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TOI07

Takeovers Intensive

NZ $45.00
incl GST
Hon Justice Denis Clifford  
Chair: The Hon Justice Clifford
Wellington
View all authors

Published: 27 August, 2007
Pages: 78

Introduction

Why a takeovers code?

1.1 Throughout the 1980s a debate raged, with the Securities Commission on one side and the Treasury on the other, as to the desirability and economic justification for the introduction of takeover laws.

1.2 This debate was fuelled by the takeover of L D Nathan & Co Limited
(“L D Nathan”) by Lion Corporation Limited (“Lion”) in early 1988 which saw Lion purchasing a controlling stake in L D Nathan from Fay Richwhite & Co Limited (“Fay Richwhite”) at a cash price of $9.20 per L D Nathan ordinary share and other L D Nathan shareholders being offered one Lion share for each L D Nathan share, with Lion shares then trading at $6.05 per share, a value equivalent to approximately 65% of the cash price offered to Fay Richwhite. The disparity between the price paid for the Fay Richwhite parcel and the consideration offered to other L D Nathan shareholders prompted investigations by both the New Zealand Stock Exchange and Securities Commission.

1.3 At the heart of the debate lay the question whether a majority shareholder should be entitled to a control premium for its controlling stake or whether economic efficiency was enhanced and greater confidence would be instilled in the New Zealand market by a regime which ensured competition for control of widely held companies and equality of opportunity for all shareholders to participate equally in the benefits which flowed from a contest for control.

1.4 While the Companies Bill 1990 was before Select Committee, the Government introduced the Takeovers Bill in December 1991, having in November 1991 appointed the Takeovers Panel Advisory Committee, the forerunner to the Takeovers Panel established under the Takeovers Act 1993.

1.5 In late 1993 the Takeovers Panel Advisory Committee recommended the form of a proposed Takeovers Code, although as there continued to be ongoing debate about the need for and desirability of the Code, the Government had already announced its intention to defer introduction of the Code to provide an opportunity to assess whether the protections under the Companies Act 1993 and the NZSE Listing Rules would obviate the need for regulating takeovers.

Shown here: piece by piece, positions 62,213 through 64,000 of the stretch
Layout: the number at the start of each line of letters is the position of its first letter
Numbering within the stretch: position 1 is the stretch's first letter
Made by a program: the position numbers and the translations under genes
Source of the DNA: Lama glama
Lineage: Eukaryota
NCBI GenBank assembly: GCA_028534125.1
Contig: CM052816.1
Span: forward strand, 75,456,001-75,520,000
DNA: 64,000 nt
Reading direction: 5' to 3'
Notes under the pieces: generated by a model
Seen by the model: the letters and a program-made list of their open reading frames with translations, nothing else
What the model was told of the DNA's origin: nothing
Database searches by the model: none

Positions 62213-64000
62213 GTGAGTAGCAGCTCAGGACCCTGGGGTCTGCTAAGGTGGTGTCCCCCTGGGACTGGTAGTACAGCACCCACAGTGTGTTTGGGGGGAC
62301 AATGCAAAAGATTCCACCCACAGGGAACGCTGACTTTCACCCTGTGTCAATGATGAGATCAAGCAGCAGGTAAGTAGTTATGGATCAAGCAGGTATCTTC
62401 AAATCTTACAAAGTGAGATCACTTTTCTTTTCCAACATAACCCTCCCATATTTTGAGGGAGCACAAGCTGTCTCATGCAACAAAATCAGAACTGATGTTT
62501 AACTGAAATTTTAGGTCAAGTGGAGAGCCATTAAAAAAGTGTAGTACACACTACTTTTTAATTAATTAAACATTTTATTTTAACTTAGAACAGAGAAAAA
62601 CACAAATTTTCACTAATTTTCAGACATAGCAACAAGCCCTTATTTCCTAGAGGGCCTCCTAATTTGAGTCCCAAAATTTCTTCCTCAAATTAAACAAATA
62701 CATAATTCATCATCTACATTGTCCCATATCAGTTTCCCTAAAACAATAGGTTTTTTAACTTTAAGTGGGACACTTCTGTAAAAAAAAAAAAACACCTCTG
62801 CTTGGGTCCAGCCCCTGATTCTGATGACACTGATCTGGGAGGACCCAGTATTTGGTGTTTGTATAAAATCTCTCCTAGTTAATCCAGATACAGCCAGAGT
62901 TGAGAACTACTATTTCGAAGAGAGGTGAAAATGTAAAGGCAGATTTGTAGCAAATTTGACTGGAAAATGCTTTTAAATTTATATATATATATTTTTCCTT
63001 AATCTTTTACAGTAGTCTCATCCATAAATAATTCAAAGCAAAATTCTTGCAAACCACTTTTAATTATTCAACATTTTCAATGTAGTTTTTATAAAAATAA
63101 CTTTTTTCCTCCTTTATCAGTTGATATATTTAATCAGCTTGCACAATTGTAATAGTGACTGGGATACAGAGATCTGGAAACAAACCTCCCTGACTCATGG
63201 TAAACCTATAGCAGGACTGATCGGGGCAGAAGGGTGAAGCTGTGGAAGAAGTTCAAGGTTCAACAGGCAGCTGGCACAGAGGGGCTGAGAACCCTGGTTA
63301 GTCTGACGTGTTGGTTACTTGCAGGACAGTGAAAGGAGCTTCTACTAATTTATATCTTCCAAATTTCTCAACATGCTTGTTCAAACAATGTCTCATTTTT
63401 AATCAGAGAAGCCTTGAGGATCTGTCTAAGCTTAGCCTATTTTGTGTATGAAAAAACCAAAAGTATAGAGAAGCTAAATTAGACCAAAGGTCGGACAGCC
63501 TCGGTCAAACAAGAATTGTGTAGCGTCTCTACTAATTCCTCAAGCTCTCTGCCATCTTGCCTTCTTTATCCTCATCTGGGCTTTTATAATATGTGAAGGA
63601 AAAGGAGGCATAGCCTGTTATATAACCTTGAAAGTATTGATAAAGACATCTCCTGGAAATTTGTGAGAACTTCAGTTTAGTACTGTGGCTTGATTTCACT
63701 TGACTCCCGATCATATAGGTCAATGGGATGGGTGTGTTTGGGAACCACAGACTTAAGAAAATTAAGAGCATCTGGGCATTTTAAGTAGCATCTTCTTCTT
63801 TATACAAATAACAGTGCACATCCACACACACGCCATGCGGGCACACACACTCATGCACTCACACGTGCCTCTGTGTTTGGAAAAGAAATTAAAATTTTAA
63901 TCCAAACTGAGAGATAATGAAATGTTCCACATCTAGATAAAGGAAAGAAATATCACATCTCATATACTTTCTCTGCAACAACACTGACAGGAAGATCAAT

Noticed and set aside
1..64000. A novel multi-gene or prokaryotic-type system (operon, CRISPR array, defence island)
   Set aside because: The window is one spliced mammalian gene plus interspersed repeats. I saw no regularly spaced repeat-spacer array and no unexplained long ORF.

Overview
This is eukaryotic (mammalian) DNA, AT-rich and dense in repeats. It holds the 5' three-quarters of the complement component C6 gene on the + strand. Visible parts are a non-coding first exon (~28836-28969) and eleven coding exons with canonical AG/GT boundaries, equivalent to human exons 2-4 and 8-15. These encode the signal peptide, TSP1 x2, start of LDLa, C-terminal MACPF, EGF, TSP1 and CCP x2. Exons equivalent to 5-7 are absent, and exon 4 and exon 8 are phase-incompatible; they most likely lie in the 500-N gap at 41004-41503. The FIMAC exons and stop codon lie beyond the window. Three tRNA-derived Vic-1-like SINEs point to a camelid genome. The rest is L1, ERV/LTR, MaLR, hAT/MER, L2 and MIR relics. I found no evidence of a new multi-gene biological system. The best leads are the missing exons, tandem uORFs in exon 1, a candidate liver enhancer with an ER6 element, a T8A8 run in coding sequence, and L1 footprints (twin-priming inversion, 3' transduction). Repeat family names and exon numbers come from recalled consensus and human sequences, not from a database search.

1.6 In 1995 the Takeovers Panel, which had been appointed following the Takeovers Act coming into force on 1 July 1994, submitted a report to the Minister of Justice proposing the adoption of the 1993 Code on the basis that in the 18 months after the enactment of the Companies Act 1993, virtually all changes of control in listed or large companies in New Zealand had taken place without participation of a majority of their shareholders.

1.7 Nonetheless, as a result of continued debate on the desirability of introduction of the Code, the Government decided once again to defer its adoption. This deferral was reversed by the incoming Labour Government in 1999 in the hope that a policy change towards greater shareholder participation in takeovers under the Code would help improve overseas perceptions of, and instil confidence in, the New Zealand market. At that time, the Panel recommended a Takeovers Code to the Minister largely in the form recommended in 1995, but with greater detail as to the procedure for the takeover process and more elaboration on defensive tactics. This was given effect to in the Takeovers Code Approval Order 2000 which took effect from 1 July 2001.

1.8 The Takeovers Amendment Act 2006, has amended the Takeovers Act and the Code in four significant areas:

(a) definition of code company;
(b) rights of the Panel to deal with misleading and deceptive conduct;
(c) expansion of the Panel's enforcement powers; and
(d) an increase in the penalties and remedies available under the Takeovers Act.

1.9 Further, on 1 July 2007, the Takeovers Code Approval Amendment Regulations 2007 ("Takeover Amendment Regulations") came into force. These regulations amend the Code and are of a technical nature only (although some are significant in their effect). The Takeover Amendment Regulations arose out of discussion papers by the Panel and the recommendations to the Minster of Commerce in the period 2003-2005.

Authors

Author(s): David Flacks, Derek Johnston, David Jones, Roger Wallis

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